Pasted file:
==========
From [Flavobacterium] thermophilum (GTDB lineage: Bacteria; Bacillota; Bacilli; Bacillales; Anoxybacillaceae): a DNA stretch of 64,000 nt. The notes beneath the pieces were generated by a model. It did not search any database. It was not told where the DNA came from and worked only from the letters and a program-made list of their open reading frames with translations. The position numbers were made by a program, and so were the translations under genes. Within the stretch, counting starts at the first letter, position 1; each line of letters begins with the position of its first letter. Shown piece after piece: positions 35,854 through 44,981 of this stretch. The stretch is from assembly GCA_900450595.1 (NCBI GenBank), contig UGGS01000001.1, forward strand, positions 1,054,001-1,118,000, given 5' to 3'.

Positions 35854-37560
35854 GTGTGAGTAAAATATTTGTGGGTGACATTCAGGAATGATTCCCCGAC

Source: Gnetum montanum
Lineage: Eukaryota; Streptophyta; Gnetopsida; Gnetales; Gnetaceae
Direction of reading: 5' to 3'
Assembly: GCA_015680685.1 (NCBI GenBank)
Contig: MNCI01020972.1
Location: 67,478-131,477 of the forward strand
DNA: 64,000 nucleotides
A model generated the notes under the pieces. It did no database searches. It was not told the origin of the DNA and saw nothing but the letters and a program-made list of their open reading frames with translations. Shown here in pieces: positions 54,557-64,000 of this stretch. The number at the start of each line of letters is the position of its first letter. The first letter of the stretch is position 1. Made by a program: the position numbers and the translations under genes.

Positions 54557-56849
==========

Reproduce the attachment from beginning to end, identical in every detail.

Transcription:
From [Flavobacterium] thermophilum (GTDB lineage: Bacteria; Bacillota; Bacilli; Bacillales; Anoxybacillaceae): a DNA stretch of 64,000 nt. The notes beneath the pieces were generated by a model. It did not search any database. It was not told where the DNA came from and worked only from the letters and a program-made list of their open reading frames with translations. The position numbers were made by a program, and so were the translations under genes. Within the stretch, counting starts at the first letter, position 1; each line of letters begins with the position of its first letter. Shown piece after piece: positions 35,854 through 44,981 of this stretch. The stretch is from assembly GCA_900450595.1 (NCBI GenBank), contig UGGS01000001.1, forward strand, positions 1,054,001-1,118,000, given 5' to 3'.

Positions 35854-37560
35854 GTGTGAGTAAAATATTTGTGGGTGACATTCAGGAATGATTCCCCGAC

Source: Gnetum montanum
Lineage: Eukaryota; Streptophyta; Gnetopsida; Gnetales; Gnetaceae
Direction of reading: 5' to 3'
Assembly: GCA_015680685.1 (NCBI GenBank)
Contig: MNCI01020972.1
Location: 67,478-131,477 of the forward strand
DNA: 64,000 nucleotides
A model generated the notes under the pieces. It did no database searches. It was not told the origin of the DNA and saw nothing but the letters and a program-made list of their open reading frames with translations. Shown here in pieces: positions 54,557-64,000 of this stretch. The number at the start of each line of letters is the position of its first letter. The first letter of the stretch is position 1. Made by a program: the position numbers and the translations under genes.

Positions 54557-56849